Pornographic sex is a kind of sex that can be described. Which told you something, he felt, about pornography, and about sex. During Keith's time sex divorced itelf from feeling. Pornography was the industrialisation of that rift. [461]
And this is characteristic. An intriguing first two sentences, there, that drop bathetically into Amis-père-like reactionary noodling. (As if pornography is an invention of the 1970s! As if sexual desire and pornography, the engagement with the subjectivity of another and the sexual objectification of the other, haven't always been complexly tangled in together as far as sexual intercourse is concerned). But Amis wants at one at the same time to suggest that the sexual revolution was a really bad idea and to not be thought a prude. In this he fails. In accordance with his dogma that sex cannot be represented he dances faffily around the many scenes of coupling and shagging that litter the novel ('the nightly interaction, the indescribable deed, now took place', 23); but the sex keeps clattering back into describability and, indeed, naffness. Exhibit A in this regard is a Bad-Sex-Award-worthy instance of heterosexual anal poking (Keith and a woman called Viola: life-changing, the novel implausibly insists), which is wincing, and not in the sense you think I mean.

Sometimes the writing achieves a gemlike glitter. I liked Amis on flies: 'in the middle distance, vague flecks of death -- and then, up close, armoured survivalists with gas-mask faces' [47]. But I didn't like the way he recycled the selfsame image ('a fly was a speck of death ... armoured survivalist with gas-mask face' [311]) hundreds of pages later on. Moreover, moments of nifty description are vastly outnumbered by moments of portentious pontificating. And when he essays this latter, Amis more often than not gets his laces tangled and trips himself over. Who's brave enough to try to improve Keats's celebrated poetic equivalence 'beauty is truth, truth beauty'? Why, Amis is:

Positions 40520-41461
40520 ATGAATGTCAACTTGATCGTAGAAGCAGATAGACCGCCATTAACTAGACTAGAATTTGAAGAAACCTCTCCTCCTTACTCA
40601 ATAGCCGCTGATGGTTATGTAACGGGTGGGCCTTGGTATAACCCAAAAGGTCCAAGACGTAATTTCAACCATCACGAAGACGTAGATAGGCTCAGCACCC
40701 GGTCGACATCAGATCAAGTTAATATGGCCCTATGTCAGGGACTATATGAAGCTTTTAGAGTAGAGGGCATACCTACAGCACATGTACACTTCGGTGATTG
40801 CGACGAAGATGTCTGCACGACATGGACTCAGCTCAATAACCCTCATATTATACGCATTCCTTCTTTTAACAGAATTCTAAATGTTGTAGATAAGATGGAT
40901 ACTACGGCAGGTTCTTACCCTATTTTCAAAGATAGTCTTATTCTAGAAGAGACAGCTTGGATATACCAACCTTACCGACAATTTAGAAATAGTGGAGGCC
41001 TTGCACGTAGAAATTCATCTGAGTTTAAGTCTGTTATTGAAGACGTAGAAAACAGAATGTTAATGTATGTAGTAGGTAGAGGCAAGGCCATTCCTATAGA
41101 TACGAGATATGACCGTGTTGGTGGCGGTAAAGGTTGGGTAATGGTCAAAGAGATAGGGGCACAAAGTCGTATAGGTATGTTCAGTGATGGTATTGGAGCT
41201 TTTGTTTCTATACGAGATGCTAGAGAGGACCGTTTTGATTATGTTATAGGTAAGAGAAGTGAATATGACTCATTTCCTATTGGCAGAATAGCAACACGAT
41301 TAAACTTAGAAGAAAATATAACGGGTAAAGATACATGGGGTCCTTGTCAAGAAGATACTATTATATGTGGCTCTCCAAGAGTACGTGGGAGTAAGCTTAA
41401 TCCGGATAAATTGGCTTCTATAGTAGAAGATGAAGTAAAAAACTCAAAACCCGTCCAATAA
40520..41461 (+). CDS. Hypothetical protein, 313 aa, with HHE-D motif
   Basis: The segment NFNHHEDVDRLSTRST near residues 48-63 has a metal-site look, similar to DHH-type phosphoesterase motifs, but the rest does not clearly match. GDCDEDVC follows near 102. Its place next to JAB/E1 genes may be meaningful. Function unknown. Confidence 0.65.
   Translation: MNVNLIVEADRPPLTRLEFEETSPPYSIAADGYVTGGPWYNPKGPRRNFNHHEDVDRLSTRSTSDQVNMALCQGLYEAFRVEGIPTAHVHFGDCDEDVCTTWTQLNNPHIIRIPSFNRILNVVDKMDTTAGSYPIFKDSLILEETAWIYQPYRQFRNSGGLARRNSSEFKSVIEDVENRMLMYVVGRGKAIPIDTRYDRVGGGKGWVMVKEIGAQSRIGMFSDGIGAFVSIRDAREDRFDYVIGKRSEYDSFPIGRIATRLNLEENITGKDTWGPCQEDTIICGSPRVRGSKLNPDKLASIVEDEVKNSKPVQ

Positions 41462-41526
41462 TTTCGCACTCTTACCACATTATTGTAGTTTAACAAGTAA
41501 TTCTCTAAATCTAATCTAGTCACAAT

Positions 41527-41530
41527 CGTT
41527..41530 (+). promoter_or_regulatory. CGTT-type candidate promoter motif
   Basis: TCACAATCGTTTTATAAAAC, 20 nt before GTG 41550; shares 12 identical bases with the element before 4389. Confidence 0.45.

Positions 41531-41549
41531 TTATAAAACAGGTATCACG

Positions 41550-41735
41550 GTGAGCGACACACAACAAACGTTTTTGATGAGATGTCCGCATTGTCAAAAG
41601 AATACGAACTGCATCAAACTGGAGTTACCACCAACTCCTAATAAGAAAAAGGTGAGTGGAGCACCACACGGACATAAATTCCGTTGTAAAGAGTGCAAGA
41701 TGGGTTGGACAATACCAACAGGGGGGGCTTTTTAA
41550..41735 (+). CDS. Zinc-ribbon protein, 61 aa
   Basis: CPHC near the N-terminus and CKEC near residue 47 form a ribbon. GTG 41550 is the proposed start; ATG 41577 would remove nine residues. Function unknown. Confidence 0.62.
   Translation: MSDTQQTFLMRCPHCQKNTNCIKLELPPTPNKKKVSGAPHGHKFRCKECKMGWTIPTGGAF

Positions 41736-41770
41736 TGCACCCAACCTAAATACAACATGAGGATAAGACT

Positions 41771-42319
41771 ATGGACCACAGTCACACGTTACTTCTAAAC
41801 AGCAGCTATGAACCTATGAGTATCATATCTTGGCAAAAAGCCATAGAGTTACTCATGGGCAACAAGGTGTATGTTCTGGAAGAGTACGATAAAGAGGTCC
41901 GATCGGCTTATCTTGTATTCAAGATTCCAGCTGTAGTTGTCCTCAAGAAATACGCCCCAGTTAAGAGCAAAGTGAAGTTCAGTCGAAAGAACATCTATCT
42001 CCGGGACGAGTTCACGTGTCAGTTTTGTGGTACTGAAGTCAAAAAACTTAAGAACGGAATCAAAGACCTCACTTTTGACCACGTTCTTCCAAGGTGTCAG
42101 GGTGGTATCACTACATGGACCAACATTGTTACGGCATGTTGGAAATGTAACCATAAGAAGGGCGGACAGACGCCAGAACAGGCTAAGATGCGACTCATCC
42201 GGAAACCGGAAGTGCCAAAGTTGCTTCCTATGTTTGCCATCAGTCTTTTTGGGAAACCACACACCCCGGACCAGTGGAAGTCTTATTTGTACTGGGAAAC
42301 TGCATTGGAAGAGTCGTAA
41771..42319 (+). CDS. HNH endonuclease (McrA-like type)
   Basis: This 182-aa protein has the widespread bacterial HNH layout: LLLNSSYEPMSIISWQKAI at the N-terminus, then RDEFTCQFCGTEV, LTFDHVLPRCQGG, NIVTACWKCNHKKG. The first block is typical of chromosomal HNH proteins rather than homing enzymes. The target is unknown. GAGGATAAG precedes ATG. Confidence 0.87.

Beauty is truth, truth beauty. This was beautiful, perhaps. But how could it be beautiful? It wasn't true. As he saw it. Beauty, that rare thing, had gone. What remained was truth. And truth was in endless supply.
Christ but that's a moped-crash of a paragraph. Amis, once again, has failed to write the novel worth his (undeniable, but rusting) talent. It's starting to look like he never will.

Friday, 5 March 2010

William Horwood, Hyddenworld: Spring